BMW’s X6: Crossover success or cross-dressing mess?
As the peculiar offspring of a bunch of totally unrelated DNA sources, which include not only the mostly practical BMW X5 but perhaps the ungainly Pontiac Aztec and even the short-lived Lamborghini LM002 super-jeep, the new BMW X6’s place in our world is a bit uncertain.
Even with a new presidency and (by comparison) dirt-cheap gasoline, do we really need a very expensive, fast, terribly gas-guzzling, four-seat-only sorta-SUV/sorta-jacked-up-sports-car kinda thing right now? What were these Germans smoking? And, more importantly, do they have more for us?
Described as BMW’s “Sports Activity Coupe,” although coupe does not usually conjure images of four-door SUV-derived autos, the X6 is the newest entry in an industry-wide burst of peculiar-looking crossover vehicles, such as the upcoming Volvo XC60 and the new Infiniti FX’s. These are crossovers in the sense that they blend SUV stature with car-type size and handling, versus previous crossovers which blended SUVs with minivans.
And drivers who’ve tired of the X5 – or the ability to have more than four people in a vehicle at any time – may be good candidates for the imposing, style-forward X6, which has distinctive lines and stature, to say the least.
Things are aerodynamically BMW up front, but hit the middle of the cabin and suddenly there’s this peculiarly swooped roofline and a tall buttress of hatchback trunk, and you have absolutely no idea what you’re looking at.
That low roof, combined with relatively tall rear seats and their fixed headrests, mean rear visibility that’s about the same as a convertible (one tiny slit); luckily the large side mirrors help while navigating, as well as a backup camera.
Add the big, overstated exhaust ports and the attractive snowflake-styled wheels (and yes, they are 20-inchers, so good luck finding affordable snow tires there, Jack) and you have a whole lot of bling. And, in the case of my tester, a $52,000 base price vehicle that not-so-suddenly was pricing itself at $72,520, thanks to a load of very expensive options.
Performance-wise, you’re also mixing up an odd array of influences. With 300 horsepower of twin-turbo inline six oomph at the ready, or an ungodly 400 HP in the V8 version, the X6 flies along like it has rocket boosters.
This is true to only a certain point in uphill, high-altitude outings (such as the kind you’ll have to do every day), as VMAX seemed to come pretty early, so maybe the V8 would provide unstoppable whomp; even the “smaller” engine’s regular operations at altitude seemed to also return maybe 16 mpg, so there’s the catch.
BMW’s new dynamic performance AWD system, somewhat akin to the super-handling AWD found on Acuras, imparts severely direct steering inputs and handling and maneuverability that seems quite uncharacteristic for a tall-ish, 4,387 pound vehicle perched on those big wheels.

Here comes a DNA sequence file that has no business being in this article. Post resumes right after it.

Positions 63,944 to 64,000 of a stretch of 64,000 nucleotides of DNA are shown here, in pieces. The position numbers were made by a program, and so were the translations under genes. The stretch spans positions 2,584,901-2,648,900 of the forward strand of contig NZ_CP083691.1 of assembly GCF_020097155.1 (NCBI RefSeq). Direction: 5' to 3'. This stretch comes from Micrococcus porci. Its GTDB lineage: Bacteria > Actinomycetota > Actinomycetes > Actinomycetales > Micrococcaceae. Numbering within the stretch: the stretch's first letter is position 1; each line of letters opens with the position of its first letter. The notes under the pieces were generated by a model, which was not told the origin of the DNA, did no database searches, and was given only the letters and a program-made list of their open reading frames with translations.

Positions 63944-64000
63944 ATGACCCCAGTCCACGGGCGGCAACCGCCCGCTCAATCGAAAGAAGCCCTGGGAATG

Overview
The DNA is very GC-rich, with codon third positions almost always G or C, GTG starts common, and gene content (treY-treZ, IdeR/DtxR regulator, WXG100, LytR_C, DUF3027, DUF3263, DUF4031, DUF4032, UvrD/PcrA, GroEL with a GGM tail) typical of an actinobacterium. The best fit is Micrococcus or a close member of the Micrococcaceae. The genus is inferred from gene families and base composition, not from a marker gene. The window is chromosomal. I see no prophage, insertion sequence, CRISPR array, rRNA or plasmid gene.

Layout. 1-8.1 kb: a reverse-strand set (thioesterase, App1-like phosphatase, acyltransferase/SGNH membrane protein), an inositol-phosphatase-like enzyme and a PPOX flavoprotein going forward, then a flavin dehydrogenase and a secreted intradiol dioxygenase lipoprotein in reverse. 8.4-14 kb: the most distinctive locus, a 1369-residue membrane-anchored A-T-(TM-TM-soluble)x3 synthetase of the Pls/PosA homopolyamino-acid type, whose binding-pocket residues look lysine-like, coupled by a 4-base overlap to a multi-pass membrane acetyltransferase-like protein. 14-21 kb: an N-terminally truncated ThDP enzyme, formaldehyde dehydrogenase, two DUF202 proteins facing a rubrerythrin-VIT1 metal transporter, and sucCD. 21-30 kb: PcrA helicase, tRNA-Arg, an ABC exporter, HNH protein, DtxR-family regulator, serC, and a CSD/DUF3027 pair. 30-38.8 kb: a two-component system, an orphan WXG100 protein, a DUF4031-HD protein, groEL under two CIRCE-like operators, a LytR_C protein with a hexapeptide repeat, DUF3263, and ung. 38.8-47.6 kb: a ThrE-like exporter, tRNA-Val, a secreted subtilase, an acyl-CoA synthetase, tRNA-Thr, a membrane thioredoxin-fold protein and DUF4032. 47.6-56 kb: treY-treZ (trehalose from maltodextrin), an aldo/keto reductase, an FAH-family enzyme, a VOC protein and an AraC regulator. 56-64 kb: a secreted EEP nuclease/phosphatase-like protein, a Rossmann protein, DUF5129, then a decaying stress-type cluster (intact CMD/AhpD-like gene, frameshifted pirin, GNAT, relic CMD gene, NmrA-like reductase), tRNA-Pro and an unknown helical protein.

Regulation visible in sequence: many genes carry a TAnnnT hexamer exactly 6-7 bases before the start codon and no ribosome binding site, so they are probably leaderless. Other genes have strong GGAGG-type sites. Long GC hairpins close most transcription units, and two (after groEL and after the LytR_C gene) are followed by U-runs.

It’s not just a tall M5, though, and overly spirited cavorting will have the stability control lights ablaze. Given the X6’s girth, I didn’t want to push my luck; the presence of hill descent control indicate it probably has at least mid-range off-road agility.
I did appreciate the improved thumb-actuated six-speed automatic transmission inputs, which helped in addressing any uphill power outages; the Norelco razor-shaped console gear shifter remains completely non-intuitive, but looks pretty, I guess.
The four-door character does have its advantages, especially if you and your six-year-old sister do not want to sit anywhere near each other on a long trip to Disneyland. The rear seats are comfortably separated with almost aircraft-styled accoutrements of audio, video and air controls and storage (it’s like having a front seat in the back seat, minus the steering wheel), including a console-mounted flip-up-and-twist DVD screen that … uh, will permanently bang into the driver’s elbow. Odd, that.
Finishings are all high-end X5, taken to the max, although the big, heavily bolstered sport seats and wide, wide running boards with Germanic rubberized machine gun barrel grip strips make entries and exits totally, totally uncomfortable, unless you’re a Cirque du Soleil contortionist.
There’s the requisite xDrive controller, a keyless pushbutton starter, loads of leather, glossy dark bamboo wood and anthracite trim and loads of dark, highly texturized surfaces; a head-up display will give you a better idea of your potential downhill speed violations. It’s also the most media-heavy vehicle I’ve ever driven, with a six-DVD changer in the glove box, a six-CD audio deck, a separate DVD system in the rear and a litany of iPod and flash drive inputs.
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